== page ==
"Cleve's experience is the closest to mine, for sure," Black said. "Different in many ways, but, I mean, he's a gay white man from a conservative place."
Jones worked closely alongside lesbian activist Roma Guy, portrayed first by actress Emily Skeggs and later by actress Mary Louise Parker.
"Roma Guy is this force of nature who, I tell people, ‘She probably has done something in her life that benefited you in some way. She probably fought for some cause,’” Parker said. “She really does look beyond her and to all of her neighbors… I tried to take as much from her as I could. And she was so generous with me. You see how you can get things done with a spirit that big."
In one powerful moment recreated in the show, Jones comes across a baby that has been abandoned by drug-addicted parents and steps in to foster the child. But later, Jones is forced to give the baby up because he was gay.
"They found AIDS medications in his cabinet, in a time when there finally was a treatment," Black said. "So he was going to be OK, but it indicated he was gay, and guess what, it was legal at that time to deny a gay person the ability to foster parent at that time."
It's that "denial of love" that is the root of "emotional violence" against the LGBT community, Black said.
"I was 6-, 7-years-old when I first had a crush on the boy down the street," Black said. "I remember him walking away from me. I remember the butterflies in my stomach. But I think for straight people, you start to imagine asking that person on a date, going on a date, a first kiss, marriage, kids, blah, blah, blah. You let it grow."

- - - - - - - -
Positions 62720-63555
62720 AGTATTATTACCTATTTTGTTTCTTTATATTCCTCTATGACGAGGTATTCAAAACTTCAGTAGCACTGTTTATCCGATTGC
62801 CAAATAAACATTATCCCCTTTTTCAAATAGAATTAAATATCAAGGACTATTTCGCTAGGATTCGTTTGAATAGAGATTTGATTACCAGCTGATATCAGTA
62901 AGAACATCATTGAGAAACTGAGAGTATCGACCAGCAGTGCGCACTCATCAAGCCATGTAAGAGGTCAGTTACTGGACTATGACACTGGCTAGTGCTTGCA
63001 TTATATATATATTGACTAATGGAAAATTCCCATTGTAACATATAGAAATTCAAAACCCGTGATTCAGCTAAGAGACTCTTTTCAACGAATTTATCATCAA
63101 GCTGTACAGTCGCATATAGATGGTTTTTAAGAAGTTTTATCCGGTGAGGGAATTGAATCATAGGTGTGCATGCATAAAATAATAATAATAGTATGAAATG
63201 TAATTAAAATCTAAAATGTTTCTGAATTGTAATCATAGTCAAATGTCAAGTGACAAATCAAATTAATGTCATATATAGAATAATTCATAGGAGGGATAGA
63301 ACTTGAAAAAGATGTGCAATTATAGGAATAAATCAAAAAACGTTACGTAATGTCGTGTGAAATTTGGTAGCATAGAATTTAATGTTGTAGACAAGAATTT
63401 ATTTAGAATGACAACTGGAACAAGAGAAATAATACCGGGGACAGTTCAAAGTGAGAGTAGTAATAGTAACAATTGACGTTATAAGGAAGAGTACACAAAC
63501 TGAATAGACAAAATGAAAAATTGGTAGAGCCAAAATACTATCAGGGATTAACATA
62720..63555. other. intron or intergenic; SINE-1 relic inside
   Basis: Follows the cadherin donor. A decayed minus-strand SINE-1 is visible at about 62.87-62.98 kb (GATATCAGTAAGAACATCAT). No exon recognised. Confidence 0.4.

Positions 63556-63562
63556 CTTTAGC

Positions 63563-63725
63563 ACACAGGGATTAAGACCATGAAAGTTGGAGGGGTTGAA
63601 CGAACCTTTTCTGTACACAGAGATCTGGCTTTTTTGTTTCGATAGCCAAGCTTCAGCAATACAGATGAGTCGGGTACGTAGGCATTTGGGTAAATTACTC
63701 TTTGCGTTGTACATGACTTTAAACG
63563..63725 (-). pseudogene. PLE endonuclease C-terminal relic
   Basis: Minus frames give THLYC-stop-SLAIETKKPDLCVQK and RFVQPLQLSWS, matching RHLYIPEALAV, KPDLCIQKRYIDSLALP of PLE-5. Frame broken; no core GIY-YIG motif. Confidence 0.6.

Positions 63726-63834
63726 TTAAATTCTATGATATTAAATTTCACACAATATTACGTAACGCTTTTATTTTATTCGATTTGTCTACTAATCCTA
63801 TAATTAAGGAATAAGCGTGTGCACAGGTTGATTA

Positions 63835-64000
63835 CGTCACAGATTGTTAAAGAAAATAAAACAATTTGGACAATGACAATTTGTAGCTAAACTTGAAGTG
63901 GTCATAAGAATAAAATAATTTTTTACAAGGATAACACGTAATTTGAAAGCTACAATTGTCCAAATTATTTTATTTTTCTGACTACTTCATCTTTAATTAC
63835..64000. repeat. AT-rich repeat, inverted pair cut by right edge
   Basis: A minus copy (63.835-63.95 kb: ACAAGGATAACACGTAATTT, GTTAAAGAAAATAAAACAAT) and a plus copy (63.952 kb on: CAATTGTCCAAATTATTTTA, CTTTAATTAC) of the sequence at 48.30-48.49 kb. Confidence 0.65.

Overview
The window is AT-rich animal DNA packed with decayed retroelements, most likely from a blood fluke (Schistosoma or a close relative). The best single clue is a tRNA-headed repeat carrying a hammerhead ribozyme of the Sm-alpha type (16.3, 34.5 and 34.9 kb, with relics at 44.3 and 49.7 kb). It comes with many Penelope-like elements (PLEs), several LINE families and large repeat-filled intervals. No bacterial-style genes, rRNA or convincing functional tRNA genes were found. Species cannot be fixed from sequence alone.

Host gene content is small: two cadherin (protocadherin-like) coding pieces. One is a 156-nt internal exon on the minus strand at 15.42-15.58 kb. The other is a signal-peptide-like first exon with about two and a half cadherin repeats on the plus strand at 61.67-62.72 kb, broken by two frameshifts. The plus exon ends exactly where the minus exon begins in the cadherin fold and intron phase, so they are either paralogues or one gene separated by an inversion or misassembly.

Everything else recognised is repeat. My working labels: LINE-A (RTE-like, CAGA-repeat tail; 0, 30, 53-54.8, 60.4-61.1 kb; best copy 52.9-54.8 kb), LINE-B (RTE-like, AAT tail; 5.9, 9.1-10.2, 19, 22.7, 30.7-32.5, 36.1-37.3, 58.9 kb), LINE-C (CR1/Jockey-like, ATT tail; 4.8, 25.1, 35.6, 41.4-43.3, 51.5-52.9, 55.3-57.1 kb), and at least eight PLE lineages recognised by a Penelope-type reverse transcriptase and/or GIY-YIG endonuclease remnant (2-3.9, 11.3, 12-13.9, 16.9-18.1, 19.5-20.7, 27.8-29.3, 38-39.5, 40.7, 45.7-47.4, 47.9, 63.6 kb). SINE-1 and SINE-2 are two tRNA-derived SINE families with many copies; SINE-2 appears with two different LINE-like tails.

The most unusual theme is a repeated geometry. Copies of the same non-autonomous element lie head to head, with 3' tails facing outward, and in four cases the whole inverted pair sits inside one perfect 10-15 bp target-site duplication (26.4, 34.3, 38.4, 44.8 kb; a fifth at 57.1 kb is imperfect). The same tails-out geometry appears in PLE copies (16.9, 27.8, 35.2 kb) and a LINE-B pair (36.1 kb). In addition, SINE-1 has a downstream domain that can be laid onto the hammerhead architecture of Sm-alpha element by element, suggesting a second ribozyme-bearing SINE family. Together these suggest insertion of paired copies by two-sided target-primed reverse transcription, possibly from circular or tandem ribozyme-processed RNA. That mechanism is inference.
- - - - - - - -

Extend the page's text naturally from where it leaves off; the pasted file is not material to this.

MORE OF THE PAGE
He continued, "For an LGBT kid, when you have that crush, you might have that for a moment, and then, it's fear, and it's shame. And shame to me is anger that you're aiming directly at your own heart. And that's incredibly debilitating ... a complete rejection of self, and something you can't change. Trust me. They tried. They failed."
Black is referring to gay conversion therapy, the widely discredited practice that aims to alter one’s sexual or gender identity.
Dr. Charles Socarides was one of the earliest and most fervent proponents of such psychotherapy aimed at "curing" homosexuality.
In one emotional scene from the series, his son Richard comes out to his homophobic father. The conversation recreated in the show is based on a real-life event, which included an exchange between Richard and his father when he says his father threatened to kill himself.
"The scene was very traumatic," Richard Socarides said. "It was very difficult for me given who my father was. And so just going to him and speaking the words was very emotional. And then he did in fact, as is shown in the scene, pull out a gun. I knew that the gun probably was not loaded, I knew he wasn't going to fire it. But it was very emotional and I probably did not react in real life as calmly as Charlie does in the film."
Charlie Socarides, Richard’s real-life brother, plays him in the show. Richard, who later became a senior adviser to President Clinton on gay and lesbian issues, said he was incredibly proud of his brother for taking on the role.
“He's not gay but he is certainly an ally and he did such a beautiful job," he said. "I'm very proud of him."
"I like to think of our father as someone who in some sort of alternate reality could have adapted, could have changed," added Charlie Socarides. "It was just too entrenched with his professional identity, with just what he believed to his core. So he was unable to adjust later in life when everyone else had."
Black hopes Americans from all walks of life will be inspired by these stories of bravery and perseverance.
"I think everyone understood how bold this was, the potential of this to reach a broader audience, to not preach to the choir," Black said. "I believe that America is great because we're really, really different from one another and we have different ideas of how to solve problems… Let's be the strongest nation in the world through inclusivity and acceptance and celebration of difference."